Hard copy – Yes you’ve got all your passport copies, itineraries and bookings in your phone but what happens if the phone can’t save you because it’s broken or stolen? Save yourself by having copies (in a zip lock bag of course) and put them in the bottom of your bag hopefully never to be needed but they won’t take up any weight or space. Countries like South Africa will want to see hard copies of travel documents, particularly if you’re travelling with a child.
Tissues – Remember Elaine in Seinfeld being caught in a toilet with no paper and the lady in the next cubicle saying, “I haven’t got a square to spare.” Last year in Italy I found myself in a cubicle with no paper and lets just say it was too late to back out of that situation. Thankfully I remembered that in my little day bag I have a couple of tissues (in a zip lock bag of course) for that unexpected sneeze …. or worse.
Spare glasses – If you need glasses you need to take a spare pair. Why travel to see the sights if you can’t see the sights?
Cut up photos in envelopes – This isn’t a dad joke bit it is the dad traveller in me. When tech fails and there’s a flight delay or other unexpected period of boredom, a few envelopes that have got cut up photocopies of photos make great jigsaw puzzles and keep young minds occupied for precious minutes. Again, they’re light and easy to store.
Repack – Not an item but a travel procedure. Make time in your travels to repack and refamiliarize yourself with your belongings and where they are located in your bags. Work out what you need for the next day and whether you need to keep the bundle of receipts from the days shopping. Is there anything you now realize you don’t need that you can donate to a local charity or post back home?
That’s my ten. I like to think I’m a good traveller and that I cover bases for myself and those I travel with. Remember it’s not just about what you’re prepared for but what those you’re with are prepared for.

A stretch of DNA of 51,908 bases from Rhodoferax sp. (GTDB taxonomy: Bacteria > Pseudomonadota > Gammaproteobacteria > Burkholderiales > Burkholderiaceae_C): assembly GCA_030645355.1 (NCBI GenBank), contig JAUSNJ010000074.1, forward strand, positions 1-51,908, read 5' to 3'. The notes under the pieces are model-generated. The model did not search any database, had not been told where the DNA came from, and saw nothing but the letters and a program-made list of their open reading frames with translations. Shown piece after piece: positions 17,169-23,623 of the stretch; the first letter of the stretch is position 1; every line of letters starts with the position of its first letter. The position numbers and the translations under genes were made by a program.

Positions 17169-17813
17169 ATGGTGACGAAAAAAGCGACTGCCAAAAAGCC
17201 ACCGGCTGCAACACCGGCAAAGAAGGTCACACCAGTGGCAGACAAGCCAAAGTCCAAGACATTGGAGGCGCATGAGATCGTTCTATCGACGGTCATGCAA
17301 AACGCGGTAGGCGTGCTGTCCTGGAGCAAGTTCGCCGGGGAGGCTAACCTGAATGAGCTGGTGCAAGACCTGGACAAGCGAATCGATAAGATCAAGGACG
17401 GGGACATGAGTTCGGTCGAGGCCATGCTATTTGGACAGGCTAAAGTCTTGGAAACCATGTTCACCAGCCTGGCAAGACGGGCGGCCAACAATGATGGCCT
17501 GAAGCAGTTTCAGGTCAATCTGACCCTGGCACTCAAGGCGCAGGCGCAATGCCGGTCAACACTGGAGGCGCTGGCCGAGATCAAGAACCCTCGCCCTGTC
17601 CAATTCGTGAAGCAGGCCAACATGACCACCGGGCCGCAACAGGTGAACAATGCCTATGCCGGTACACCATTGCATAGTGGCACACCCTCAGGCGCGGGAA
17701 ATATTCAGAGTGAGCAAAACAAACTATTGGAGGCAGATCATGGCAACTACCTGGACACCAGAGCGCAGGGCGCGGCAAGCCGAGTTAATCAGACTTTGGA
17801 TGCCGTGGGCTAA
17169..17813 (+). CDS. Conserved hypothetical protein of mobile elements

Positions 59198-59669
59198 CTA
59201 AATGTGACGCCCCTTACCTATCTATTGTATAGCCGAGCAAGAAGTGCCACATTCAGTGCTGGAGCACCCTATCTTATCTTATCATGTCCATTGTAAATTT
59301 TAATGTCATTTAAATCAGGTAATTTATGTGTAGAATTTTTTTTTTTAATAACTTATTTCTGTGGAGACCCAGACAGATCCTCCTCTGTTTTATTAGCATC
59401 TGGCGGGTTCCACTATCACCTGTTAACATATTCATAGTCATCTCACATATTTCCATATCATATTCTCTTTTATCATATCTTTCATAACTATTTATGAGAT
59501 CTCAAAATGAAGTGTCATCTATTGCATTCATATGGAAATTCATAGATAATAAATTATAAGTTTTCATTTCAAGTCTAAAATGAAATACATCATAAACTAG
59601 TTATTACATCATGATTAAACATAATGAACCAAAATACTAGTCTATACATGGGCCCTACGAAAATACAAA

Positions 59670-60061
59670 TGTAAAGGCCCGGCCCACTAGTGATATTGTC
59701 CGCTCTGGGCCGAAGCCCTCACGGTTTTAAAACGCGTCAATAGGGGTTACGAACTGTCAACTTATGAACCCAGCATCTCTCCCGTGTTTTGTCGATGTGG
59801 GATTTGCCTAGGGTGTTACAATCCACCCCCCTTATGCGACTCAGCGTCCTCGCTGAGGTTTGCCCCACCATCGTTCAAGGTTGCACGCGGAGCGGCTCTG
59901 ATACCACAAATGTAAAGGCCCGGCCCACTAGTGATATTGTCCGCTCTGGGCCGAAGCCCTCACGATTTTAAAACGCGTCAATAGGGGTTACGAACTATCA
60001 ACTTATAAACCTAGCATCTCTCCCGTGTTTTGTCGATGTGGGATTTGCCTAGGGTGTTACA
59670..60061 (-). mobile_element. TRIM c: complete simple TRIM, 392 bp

The picture below is an example of where I possibly didn’t consider the wants of my travelling companion.
In a recent Friday night conversation with Chris Ilsley on 6PR Perth Tonight we had a great conversation about undiscovered lands in well discovered countries, particularly Puglia in Italy and Kerala in India. If you’d like to listen, the link below should take you to the 6PR website.
Discover these regions before everyone else does. In Puglia do a walking tour with Exodus Travels through olive groves and ancient towns. In Kerala, explore the quiet streets of Fort Kochi and be surrounded not by the crush of congestion like India’s north but by the scent of spices being harvested and dried in the laneways of this peaceful and beautiful region known throughout India as ‘God’s own country’.
Pic above: Matera in Puglia is one of Europes most ancient cities and is the 2019 European City of Culture.
Pic above: As busy as traffic gets in Fort Kochi, Kerala. Visit the spice traders of Fort Kochi, watch the Chinese Fishing Nets be raised at sunset, recline in the gondolas of the Allepey Backwater canals and walk through the tea plantations of the Munnar Highlands.
What a great chat on Saturday morning ABC Breakfast with Christine Layton, discussing the Australia Day events from Broome to Albany to keep you entertained and then a few suggestions for daytrips and overnighters throughout Western Australia. Get out there and find new adventures even on the most well trodden path.
Below are some pics to help you pick your next regional day trip or overnighter. Have you been to Bridgetown or Rockingham recently?
Above: Go down The Rabbit Hole on the main street of Bridgetown for an amazing range of local artist workshops and galleries.
Above: There’s no way you will leave the lolly shop in Bridgetown without a smile on a face and a bag full of sweet treats.
Above: Get to Rockingham which has the best range of aquatic activities in Western Australia. Kite surf in Safety Bay, visit the penguins and dolphins on Penguin Island and in Shoalwater Bay, swim with dolphins off Palm Beach, hire jet skis, jet packs, stand up paddle boards, kayaks or cast a line on the beach and flick in some whiting and flathead.